The learning of foreign languages in primary schools in England: issues and challenges
The 2016 two-day seminar held at the University of Essex, brought together experts in education, linguistics and psychology to discuss issues and challenges raised by the statutory implementation of foreign languages at KS2 (September 2014), in particular to:
- take stock of the current state of research
- identify gaps in understanding, and
- initiate new research to address such gaps.
State of the art reviews and research papers were presented by UK and international experts on seven key themes:
- The role that age plays in the learning of foreign languages in the classroom.
- Multilingual children and additional language learning in the foreign language classroom.
- Pedagogy and teacher expertise for this age group.
- Linguistic development and expectations in primary school age children.
- Curriculum models appropriate for young children.
- Cultural competence and intercultural understanding in young children.
- The relationship between literacy, foreign language learning and wider academic achievement.
The Research in Primary Languages (RiPL) Network was formed as a result, and reflects the enthusiasm and interest generated over the two days by the presenters and the participants.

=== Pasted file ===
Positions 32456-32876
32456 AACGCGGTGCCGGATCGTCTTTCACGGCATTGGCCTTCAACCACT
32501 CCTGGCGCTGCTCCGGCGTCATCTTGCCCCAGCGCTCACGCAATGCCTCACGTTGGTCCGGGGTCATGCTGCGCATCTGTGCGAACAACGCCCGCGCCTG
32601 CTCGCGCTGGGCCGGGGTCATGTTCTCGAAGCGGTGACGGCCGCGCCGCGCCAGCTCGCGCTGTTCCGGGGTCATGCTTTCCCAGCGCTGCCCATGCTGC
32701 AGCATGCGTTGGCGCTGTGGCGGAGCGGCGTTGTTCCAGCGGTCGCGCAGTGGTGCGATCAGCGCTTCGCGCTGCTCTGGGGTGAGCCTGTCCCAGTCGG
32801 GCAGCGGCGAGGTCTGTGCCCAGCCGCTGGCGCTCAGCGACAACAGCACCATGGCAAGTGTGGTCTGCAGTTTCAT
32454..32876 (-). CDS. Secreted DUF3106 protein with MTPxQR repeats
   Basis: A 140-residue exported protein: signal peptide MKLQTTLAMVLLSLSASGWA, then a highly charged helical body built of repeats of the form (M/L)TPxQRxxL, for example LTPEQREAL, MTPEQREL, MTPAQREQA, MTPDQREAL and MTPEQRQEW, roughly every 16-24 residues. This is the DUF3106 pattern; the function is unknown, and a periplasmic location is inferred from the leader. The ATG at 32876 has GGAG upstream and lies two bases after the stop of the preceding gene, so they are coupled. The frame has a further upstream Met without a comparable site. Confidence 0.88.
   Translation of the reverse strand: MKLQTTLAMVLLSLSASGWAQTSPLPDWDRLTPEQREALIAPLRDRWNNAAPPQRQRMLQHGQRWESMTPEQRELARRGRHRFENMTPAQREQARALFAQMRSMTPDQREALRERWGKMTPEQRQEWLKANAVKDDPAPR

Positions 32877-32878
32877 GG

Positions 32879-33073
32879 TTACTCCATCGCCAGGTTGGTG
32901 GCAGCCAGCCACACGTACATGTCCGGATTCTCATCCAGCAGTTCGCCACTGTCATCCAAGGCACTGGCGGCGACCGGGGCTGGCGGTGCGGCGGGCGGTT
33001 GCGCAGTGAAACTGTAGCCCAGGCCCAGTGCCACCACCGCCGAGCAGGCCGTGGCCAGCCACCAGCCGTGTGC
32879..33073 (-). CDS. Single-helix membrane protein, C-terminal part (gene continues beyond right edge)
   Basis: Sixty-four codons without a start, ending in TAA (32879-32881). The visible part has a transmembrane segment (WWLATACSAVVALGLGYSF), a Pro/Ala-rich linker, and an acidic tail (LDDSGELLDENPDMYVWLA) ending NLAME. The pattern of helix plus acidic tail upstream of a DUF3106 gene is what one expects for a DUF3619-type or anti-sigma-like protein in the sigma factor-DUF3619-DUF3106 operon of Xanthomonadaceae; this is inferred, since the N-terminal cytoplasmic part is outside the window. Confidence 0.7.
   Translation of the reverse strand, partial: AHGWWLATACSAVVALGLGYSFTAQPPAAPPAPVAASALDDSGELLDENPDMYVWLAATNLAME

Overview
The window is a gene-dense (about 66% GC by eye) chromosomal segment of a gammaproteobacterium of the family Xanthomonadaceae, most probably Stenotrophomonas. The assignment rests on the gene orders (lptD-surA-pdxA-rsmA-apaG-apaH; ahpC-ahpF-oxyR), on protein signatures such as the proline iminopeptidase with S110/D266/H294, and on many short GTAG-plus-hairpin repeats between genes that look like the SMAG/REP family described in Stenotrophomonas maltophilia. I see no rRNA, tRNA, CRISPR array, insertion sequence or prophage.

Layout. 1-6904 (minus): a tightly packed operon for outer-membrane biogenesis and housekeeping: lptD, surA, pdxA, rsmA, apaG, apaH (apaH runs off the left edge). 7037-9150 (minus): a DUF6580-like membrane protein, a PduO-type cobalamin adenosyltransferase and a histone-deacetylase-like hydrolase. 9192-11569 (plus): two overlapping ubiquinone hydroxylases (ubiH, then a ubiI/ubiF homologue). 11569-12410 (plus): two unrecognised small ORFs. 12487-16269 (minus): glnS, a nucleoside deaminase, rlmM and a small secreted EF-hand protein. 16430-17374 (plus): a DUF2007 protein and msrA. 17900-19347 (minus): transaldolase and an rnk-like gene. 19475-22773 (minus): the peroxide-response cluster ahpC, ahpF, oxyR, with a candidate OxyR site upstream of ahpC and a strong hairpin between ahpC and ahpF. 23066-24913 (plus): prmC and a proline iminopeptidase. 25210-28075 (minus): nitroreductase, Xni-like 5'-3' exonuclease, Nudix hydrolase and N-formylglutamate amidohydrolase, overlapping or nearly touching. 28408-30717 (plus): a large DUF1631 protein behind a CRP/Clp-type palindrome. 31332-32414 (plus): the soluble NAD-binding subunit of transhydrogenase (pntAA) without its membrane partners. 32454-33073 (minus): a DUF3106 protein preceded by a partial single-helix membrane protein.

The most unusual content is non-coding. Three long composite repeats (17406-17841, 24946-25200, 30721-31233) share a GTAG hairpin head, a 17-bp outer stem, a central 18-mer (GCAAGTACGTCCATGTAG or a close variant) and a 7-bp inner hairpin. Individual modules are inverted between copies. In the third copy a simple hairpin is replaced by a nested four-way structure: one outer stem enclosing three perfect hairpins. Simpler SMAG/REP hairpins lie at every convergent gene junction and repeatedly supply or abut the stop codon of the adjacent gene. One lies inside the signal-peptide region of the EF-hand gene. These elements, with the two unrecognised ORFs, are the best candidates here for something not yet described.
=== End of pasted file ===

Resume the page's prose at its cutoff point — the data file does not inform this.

Round table discussions at the end of day one (discussants: Nalini Boodhoo (University of East Anglia), Gee Macrory (Manchester Metropolitan University) focussed on;
- Input –
the one weekly hour in the primary is insufficient to learn an L2
strategies are needed for encouraging learner autonomy and independence
how feasible is this with young learners?
- Pedagogy –
the influence of (low) teacher proficiency on teaching and the use of resources
the quality of textbooks
specialist teachers and/or teachers with good subject knowledge are needed.
Round table discussions at the end of day two (discussants: Bernadette Holmes (Born Global) and Rosamond Mitchell (University of Southampton) identified a number of themes for future research:
- the interaction of factors such as pedagogical approach, teaching time, teacher competence
- the development of learner identities
- access to MFL for all, and factors promoting inclusivity
- the integration of EAL and MFL
- the impact of Academies
- the impact of the E-Bac
- the lack of agreed interpretation and the lack of assessment of inter-cultural understanding
- the influence of L1 literacy on L2 development and vice-versa
- parents’ and Carers’ role in literacy development
- the influence of literacy on wider academic achievement.